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December 5, 2012
But the questions which were hardest to answer came because Osby never got that 24th point, a bucket that could have changed a 'L' to a 'W' during Oklahoma's 81-78 loss to Arkansas inside Bud Walton Arena.
Osby had the look of a man who would rather be somewhere else, but he wasn't hiding. He fidgets and touches his face, while Lon Kruger gives his assessment of Oklahoma's overall performance after another tough road test early in the 2012 season.
The Sooners fought back from an 11-point deficit with just minutes to go in order to earn a chance at a win with seconds remaining, but they came up just short on Osby's shot in the end.
If Kruger is flustered by the loss, he's not showing it tonight. Kruger takes on questions with his usual air of quiet confidence and a nod toward learning from each game -- win or a loss.
"I thought Arkansas did some nice things that allowed them to win the ball game," Kruger says. "We've got to go home, and we've got a few days here to work on getting a lot better."
Kruger pays respect to the Razorbacks (4-3) for their deft 52.6 percent shooting from the floor, their 40.9 percent shooting from distance and Marshawn Powell's 33-point performance. After a question for Pledger, Osby is snapped back with a question about his last shot.
The shot he took 18 feet from the basket.
The shot he took with 2.4 seconds left in the game.
The shot that could have won the Sooners their last game against tough non-conference competition.
"Ro, the last shot you got up," a reporter asks. "Was that what you were looking for, or were you trying to get something closer to the basket?"
"That's what Coach drew up," Osby says. "And we just wanted to get it up in time, and if I didn't make it to get an offensive board. But that was what we were looking for."
"Did you think it was going in?" another reporter asks.
Osby fumbles his answer, and then settles his thinking.
"I thought it was going in when it left my hands, but unfortunately it didn't," Osby says. "Just didn't go in."
Osby stayed after practice Wednesday before Oklahoma traveled to Fayetteville to shoot in the men's basketball gym at Lloyd Noble Center. OU student manager Ali Rahill fed him ball after ball. He took shot after shot from beyond the arc, 20-footers, free-throws.
He was so entranced sports information officials had to ask him to stop in order to meet with members of the media about the Sooners' last true non-conference road test against Arkansas. He didn't know it then, but he foreshadowed Powell's outing.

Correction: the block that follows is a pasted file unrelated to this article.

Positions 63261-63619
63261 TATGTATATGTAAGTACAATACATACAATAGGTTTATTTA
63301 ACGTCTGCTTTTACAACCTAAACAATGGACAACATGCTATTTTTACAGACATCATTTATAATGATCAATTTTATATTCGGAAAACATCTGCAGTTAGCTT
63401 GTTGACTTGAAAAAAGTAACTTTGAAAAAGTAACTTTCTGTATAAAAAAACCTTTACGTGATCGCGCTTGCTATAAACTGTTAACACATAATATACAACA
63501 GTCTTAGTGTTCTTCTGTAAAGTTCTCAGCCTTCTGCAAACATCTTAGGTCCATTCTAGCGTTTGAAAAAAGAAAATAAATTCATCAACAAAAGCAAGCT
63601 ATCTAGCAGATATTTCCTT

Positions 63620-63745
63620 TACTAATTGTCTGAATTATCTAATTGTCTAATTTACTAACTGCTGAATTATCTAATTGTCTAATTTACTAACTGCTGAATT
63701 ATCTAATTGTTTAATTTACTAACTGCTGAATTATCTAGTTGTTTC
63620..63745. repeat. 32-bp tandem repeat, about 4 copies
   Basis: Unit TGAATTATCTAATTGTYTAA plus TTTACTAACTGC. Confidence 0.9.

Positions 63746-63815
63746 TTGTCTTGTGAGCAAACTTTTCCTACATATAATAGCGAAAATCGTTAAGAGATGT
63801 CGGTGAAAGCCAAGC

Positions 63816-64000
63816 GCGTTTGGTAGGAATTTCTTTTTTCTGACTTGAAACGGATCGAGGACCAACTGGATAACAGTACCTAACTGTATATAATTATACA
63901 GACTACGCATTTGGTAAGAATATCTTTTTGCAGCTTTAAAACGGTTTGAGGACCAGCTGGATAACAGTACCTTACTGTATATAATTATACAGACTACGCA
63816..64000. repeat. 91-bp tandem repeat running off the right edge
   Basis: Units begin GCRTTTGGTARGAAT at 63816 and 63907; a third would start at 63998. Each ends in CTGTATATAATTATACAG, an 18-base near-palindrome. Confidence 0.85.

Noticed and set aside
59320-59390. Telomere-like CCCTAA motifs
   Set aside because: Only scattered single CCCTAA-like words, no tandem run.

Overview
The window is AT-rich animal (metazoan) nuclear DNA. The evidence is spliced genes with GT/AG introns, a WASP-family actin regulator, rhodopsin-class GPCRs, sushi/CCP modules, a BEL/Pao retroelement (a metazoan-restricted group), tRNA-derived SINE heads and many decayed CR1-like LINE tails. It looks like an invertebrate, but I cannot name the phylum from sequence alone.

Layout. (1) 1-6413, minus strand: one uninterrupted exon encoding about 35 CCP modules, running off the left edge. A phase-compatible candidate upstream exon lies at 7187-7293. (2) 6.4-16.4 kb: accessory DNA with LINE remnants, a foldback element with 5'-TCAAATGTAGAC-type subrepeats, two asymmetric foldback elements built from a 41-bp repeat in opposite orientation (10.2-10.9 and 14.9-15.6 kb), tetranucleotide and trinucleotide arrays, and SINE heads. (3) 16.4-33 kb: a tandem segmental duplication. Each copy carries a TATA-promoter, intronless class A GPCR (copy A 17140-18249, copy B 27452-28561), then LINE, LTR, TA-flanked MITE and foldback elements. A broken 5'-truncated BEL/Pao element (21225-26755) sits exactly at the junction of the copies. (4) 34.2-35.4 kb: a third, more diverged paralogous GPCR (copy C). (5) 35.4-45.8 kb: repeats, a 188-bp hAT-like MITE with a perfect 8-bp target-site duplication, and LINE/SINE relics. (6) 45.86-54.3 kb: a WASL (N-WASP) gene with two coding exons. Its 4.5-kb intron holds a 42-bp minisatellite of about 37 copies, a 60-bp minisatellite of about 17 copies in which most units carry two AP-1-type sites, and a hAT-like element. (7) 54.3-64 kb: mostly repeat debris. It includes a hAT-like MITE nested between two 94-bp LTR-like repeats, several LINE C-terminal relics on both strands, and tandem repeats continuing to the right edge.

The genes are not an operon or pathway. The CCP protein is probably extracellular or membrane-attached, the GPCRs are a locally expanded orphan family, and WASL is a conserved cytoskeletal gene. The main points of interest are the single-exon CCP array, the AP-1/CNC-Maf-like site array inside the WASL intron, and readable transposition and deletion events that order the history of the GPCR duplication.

Osby warned about the Arkansas power forward's toughness and versatility. He said Powell had a great inside game and outside game, and it was up the Sooners to make Powell settle for jumpers.
So Powell settled for jumpers, and hit 11 of 17 shots. He settled for 3-pointers and drained 4 of 6 attempts from beyond the arc.
"He's such a good player in a lot of different ways," Kruger says.
The questioning turns to 2-guard Steven Pledger, the man who hit back-to-back 3-pointers to give Oklahoma a 78-77 lead over Arkansas with 22 seconds left to play. He finished the game with 12 points, including 4 of 7 shooting from beyond the arc in 32 minutes.
Pledger is asked how it feels to watch Powell, his former Amateur Athletic Union teammate and a man Pledger has known since he was 10 years old, have a career night against the Sooners.
Powell lit the Sooners up for 19 first-half points on 7 of 9 shooting and s nailed all three of his 3-point attempts.
"It's definitely tough to lose, even though he's a friend," Pledger says, pawing at his hair. "It's good to see he did it, but I wish it was against somebody else."
Pledger's night, and questions directed toward him were only a secondary storyline.
Osby knew even with Powell's night, he was the one with the ball in his hands when it really mattered.
After all those shots in practice, it came down to just one on this night. Osby's season best performance should have ended in celebration, but the one shot that mattered most didn't fall.